# Seven guests turned up for dinner at a round table with 10 seats. [closed]

Seven guests turned up for dinner at a round table with 10 seats. If no empty seats are removed and no empty seats are conseccutive, then the number of ways of seating the guests is:

604800.

30240.

25200.

5040.

• This depends on what kind of different seatings the group considers "the same". Do they, for instance, care who sits closest to the door / furthest to the north, or is that entirely irrelevant? Do they care about right and left, or only which two people (or empty seat) each of them sit between? Feb 17 at 12:53

Well, there are $$7! = 5040$$ distinct orderings of the seven guests (assuming there are no identical twins/ triplets etc. amongst them !). And there are $$10 \times 9 \times 8 = 720$$ ways of choosing three empty seats ...

Oh, wait, empty seats must not be consecutive - so there are $$10$$ ways to choose the first empty seat, then $$7$$ choices for the second empty seat. And the number of choices for the third empty seat depends on how close the first and second are. So there are

$$10 \times (2 \times 5 + 5 \times 4) = 300$$

ways to place the empty seats. But the empty seats are identical to one another, so we must divide this total by $$3!$$ to get $$50$$ distinct placings for the empty seats.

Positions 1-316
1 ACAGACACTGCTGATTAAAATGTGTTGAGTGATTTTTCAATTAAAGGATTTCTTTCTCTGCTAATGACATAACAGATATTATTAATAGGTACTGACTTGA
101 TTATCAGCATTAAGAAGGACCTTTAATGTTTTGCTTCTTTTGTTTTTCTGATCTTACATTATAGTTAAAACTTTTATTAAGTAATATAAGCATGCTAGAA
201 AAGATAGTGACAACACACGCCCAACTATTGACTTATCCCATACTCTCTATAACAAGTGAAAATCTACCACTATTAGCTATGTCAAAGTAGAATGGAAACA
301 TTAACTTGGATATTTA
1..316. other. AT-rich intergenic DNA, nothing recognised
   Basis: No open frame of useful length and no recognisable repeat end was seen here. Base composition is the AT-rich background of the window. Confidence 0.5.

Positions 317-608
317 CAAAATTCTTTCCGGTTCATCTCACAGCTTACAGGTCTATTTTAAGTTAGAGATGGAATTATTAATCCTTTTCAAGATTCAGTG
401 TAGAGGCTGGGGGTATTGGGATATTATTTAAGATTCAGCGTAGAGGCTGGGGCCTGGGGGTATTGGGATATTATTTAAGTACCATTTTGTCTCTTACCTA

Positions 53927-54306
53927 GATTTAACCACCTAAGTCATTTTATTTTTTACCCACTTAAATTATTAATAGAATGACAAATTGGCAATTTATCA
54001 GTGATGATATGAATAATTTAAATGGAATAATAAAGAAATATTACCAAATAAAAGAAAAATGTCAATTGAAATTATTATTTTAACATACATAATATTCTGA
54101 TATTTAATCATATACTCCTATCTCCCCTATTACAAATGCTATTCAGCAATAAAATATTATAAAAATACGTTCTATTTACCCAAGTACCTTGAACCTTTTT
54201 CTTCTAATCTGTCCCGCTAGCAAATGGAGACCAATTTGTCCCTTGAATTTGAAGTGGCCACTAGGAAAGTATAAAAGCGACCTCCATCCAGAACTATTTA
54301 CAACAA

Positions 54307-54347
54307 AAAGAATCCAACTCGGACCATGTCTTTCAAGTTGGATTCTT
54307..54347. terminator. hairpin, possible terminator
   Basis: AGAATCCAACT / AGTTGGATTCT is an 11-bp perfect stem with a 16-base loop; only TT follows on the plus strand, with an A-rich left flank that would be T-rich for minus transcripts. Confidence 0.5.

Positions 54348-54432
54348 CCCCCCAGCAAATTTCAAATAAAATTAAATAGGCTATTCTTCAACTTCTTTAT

So our total number of distinct orderings of guests and empty seats is $$5040 \times 50 = 252000$$. This isn't one of the answer choices. So we must assume that some of these orderings are counted as being the same arrangement. maybe if two orderings only differ by a rotation, for example. Or if they only differ by a reflection. Or if they differ by a rotation and/or a reflection ...

I'll let you take it from there.

The method I used to count the number of ways of seating the guests is the following:

First, let´s assume that a round table is nothing but a linear table where the guests seating in the corners are considered to be neighbors.

Now remove the 3 remaining chairs and ask your guests to take a seat (don´t worry about the 3 remaining chairs, we will add them in just a second). This can be made in $$7!$$ different ways. If each guest is represented by a letter from $$A$$ to $$G$$, a possible setting could be $$AEBDCFG,$$ where, as we have said, $$A$$ and $$G$$ are considered to be neighbors. But, since the table is round, only $$6!$$ of these are valid. $$AEBDCFG=GAEBDCF=FGAEBDC=\ldots=EBDCFGA$$

Now take the 3 remaining chairs (each of them will be represented with the letter $$Z$$) and place each of them in one of the 7 spaces between the guests. This can be done in $$\binom{7}{3}$$ different ways. Let´s say, for example, that we place them if the following positions $$A\underbrace{\color{\white}{}}_{Z}E\underbrace{\color{\white}{}}_{\color{\white}{a}}B\underbrace{\color{\white}{}}_{\color{\white}{a}}D\underbrace{\color{\white}{}}_{Z}C\underbrace{\color{\white}{}}_{\color{\white}{a}}F\underbrace{\color{\white}{}}_{\color{\white}{a}}G\underbrace{\color{\white}{}}_{Z}\Longrightarrow AZEBDZCFGZ.$$ This way, no remaining chairs are together.

Finally, just multiply the numbers we have just calculated to get a total of $$6!\cdot \binom{7}{3}=25200$$ different ways of seating your guests.